Early in 2019, Cedar Care Village Pharmacy will open. While this is Cedarville University’s first Limited Liability Corporation (LLC) and our first entrepreneurial effort at a local business through that LLC, other universities have done this for years. We have learned from them, and expect to experience the same success they have. I want to explain a few details about Cedar Care from my perspective, because we have never done this before.
First, why do it? The most important reason is ministry. A local pharmacy allows us to serve God’s Kingdom by serving and loving our neighbors well. That’s not the only criteria, but it’s the first one. Second, it provides a learning laboratory for our School of Pharmacy. Our students will benefit from the local pharmacy. Third, the University and the Village are connected. Endeavors that strengthen the Village will strengthen the University. This provides a stable business at the main corner of town. Finally, it will generate profit that will benefit the University.
Some of you may be wondering whether this new venture poses risks for Cedarville University and, if so, is it worth the risk? You may also wonder if the University will bail out the pharmacy should it not do well.
First, allow me to address liability concerns. Cedar Care Village Pharmacy operates under the Cedar Care Limited Liability Corporation. Cedarville University is the sole owner of the Cedar Care LLC. By operating the pharmacy under an LLC, it limits liability to the University should something unforeseen happen. In addition to this shield, we have insurance for those purposes. Should all go well, the University is the sole owner of the LLC and will benefit from profits. This provides a wall of separation between Cedar Care Village Pharmacy and the University. Also, patient and prescription information are legally protected and will not be shared with anyone at the University. As two separate entities, they have different Trustees and maintain separate finances. Liability and financial risks have been minimized through this separation.
Second, as we do in all things, a business model was developed to determine financial viability. I am frequently presented with business opportunities, and we always include data as part of the evaluation process. I am comfortable with measured risks and am very fiscally conservative. This pharmacy is positioned to have a very strong likelihood for success.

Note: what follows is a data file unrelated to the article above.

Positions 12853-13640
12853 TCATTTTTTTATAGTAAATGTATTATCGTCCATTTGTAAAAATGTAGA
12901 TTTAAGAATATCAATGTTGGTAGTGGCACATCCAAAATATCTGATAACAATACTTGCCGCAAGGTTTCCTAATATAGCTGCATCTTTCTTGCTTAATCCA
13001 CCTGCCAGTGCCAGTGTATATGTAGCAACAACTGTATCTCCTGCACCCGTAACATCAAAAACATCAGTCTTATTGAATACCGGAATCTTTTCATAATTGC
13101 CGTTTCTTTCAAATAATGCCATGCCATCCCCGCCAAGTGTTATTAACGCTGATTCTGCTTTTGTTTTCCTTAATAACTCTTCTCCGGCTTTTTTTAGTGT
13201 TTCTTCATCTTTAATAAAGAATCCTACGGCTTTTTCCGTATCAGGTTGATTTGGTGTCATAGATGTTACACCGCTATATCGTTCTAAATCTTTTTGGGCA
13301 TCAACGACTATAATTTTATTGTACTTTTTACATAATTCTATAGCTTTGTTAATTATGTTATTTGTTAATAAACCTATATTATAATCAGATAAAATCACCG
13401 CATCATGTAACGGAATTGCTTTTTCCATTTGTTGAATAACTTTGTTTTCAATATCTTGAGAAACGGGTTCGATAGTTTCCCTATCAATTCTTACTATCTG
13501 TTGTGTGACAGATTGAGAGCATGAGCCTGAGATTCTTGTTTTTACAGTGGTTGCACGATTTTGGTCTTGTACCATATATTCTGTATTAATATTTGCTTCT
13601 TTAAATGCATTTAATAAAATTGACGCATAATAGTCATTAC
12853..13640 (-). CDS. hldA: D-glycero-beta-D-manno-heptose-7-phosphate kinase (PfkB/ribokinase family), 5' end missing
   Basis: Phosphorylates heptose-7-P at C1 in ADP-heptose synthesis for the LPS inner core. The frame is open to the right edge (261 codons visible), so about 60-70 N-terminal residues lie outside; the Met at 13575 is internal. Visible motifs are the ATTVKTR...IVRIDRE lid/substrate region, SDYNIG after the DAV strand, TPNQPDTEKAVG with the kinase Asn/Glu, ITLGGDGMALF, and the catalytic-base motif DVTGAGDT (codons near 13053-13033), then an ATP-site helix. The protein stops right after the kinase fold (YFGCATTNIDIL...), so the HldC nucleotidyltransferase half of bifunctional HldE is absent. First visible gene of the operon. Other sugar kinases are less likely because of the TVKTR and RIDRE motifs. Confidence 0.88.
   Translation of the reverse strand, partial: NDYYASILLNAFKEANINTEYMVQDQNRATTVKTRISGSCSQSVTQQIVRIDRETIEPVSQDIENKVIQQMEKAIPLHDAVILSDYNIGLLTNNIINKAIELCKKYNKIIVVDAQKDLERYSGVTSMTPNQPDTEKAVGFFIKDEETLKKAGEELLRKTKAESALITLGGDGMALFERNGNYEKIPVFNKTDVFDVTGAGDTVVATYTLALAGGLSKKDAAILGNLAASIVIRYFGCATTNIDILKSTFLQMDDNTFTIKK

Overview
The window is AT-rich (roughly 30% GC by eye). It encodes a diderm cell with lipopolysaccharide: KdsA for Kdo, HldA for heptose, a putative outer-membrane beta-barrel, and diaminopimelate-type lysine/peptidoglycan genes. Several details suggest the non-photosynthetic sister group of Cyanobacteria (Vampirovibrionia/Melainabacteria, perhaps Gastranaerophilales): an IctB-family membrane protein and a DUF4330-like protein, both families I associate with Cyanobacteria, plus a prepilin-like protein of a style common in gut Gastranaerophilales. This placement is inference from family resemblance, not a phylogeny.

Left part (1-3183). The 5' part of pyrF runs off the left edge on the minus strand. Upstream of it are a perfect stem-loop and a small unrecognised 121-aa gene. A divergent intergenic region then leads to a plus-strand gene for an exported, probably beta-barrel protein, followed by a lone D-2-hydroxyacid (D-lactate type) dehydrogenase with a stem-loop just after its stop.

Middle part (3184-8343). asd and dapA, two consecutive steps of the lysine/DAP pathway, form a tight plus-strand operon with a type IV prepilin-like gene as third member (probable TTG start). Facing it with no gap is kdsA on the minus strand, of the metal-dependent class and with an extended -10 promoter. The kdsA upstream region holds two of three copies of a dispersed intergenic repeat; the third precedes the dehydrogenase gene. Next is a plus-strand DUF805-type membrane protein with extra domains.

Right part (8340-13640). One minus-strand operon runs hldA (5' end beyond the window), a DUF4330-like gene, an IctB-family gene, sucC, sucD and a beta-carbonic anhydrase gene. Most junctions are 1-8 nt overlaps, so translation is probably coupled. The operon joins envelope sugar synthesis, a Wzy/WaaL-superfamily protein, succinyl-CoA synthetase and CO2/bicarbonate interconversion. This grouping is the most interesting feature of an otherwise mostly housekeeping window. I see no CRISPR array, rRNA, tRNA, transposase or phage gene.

In fact, the pharmacy is projected to be very profitable by small business standards with a conservative pro forma. Why? We have built-in business advantages that reduce expense and generate business. We have a School of Pharmacy with licensed pharmacists who can help if needed for short periods, which means we do not have to employ and pay as many pharmacists as most small pharmacies would. Things like sick days or vacation time could be covered by the School of Pharmacy, instead of having to employ two full-time pharmacists just to operate the business consistently. We have a host of students who will work in the pharmacy as part of their training. We have the benefit of a student body that can generate business for the pharmacy.
We are creating a win, win, win situation. We can allow you to have greater discounts at Cedar Care, which means your prescriptions will cost you less money. As a preferred provider, our insurance costs will also be less. This will also generate business for the pharmacy. This creates a win for the University in insurance costs, a win for you in discounts for prescriptions, and a win for the pharmacy in business. We have several business advantages that a small-town pharmacy would not have otherwise. This increases our viability and profitability.
Hypothetically, should the pharmacy not do well, then we would change the business model or, worst-case scenario, we would close or sell it. We don’t foresee this happening, but in the age of disruptive technology and big business, it could happen somewhere down the road. As we do with majors that are no longer viable, if the pharmacy becomes nonviable, we will evaluate carefully and then make the right decision. We do have donors and external companies (who have already partnered with us on this initiative) who would likely assist if needed in the short term, but I want to assure you that we would not allow any auxiliary enterprise to put the University in financial jeopardy.
We anticipate a successful launch of Cedar Care Village Pharmacy in early 2019. You can help make that happen. So as someone concerned about the success of the pharmacy and not in my role as an employee of Cedarville, may I make a few suggestions?
- Consider changing your regular prescriptions to Cedar Care early next year.
- Make Cedar Care your first choice for filling prescriptions when you visit a doctor.
- Remind others, especially new students each year, about the opportunity to support a pharmacy that exists for the good of our neighbors and ultimately for the glory of God.
If the University and the Village of Cedarville support Cedar Care Village Pharmacy with our business, then it will be profitable. The Village of Cedarville will benefit from a local pharmacy with excellent care, and the University will benefit from the ministry, the teaching opportunities, and the profits that the pharmacy will generate.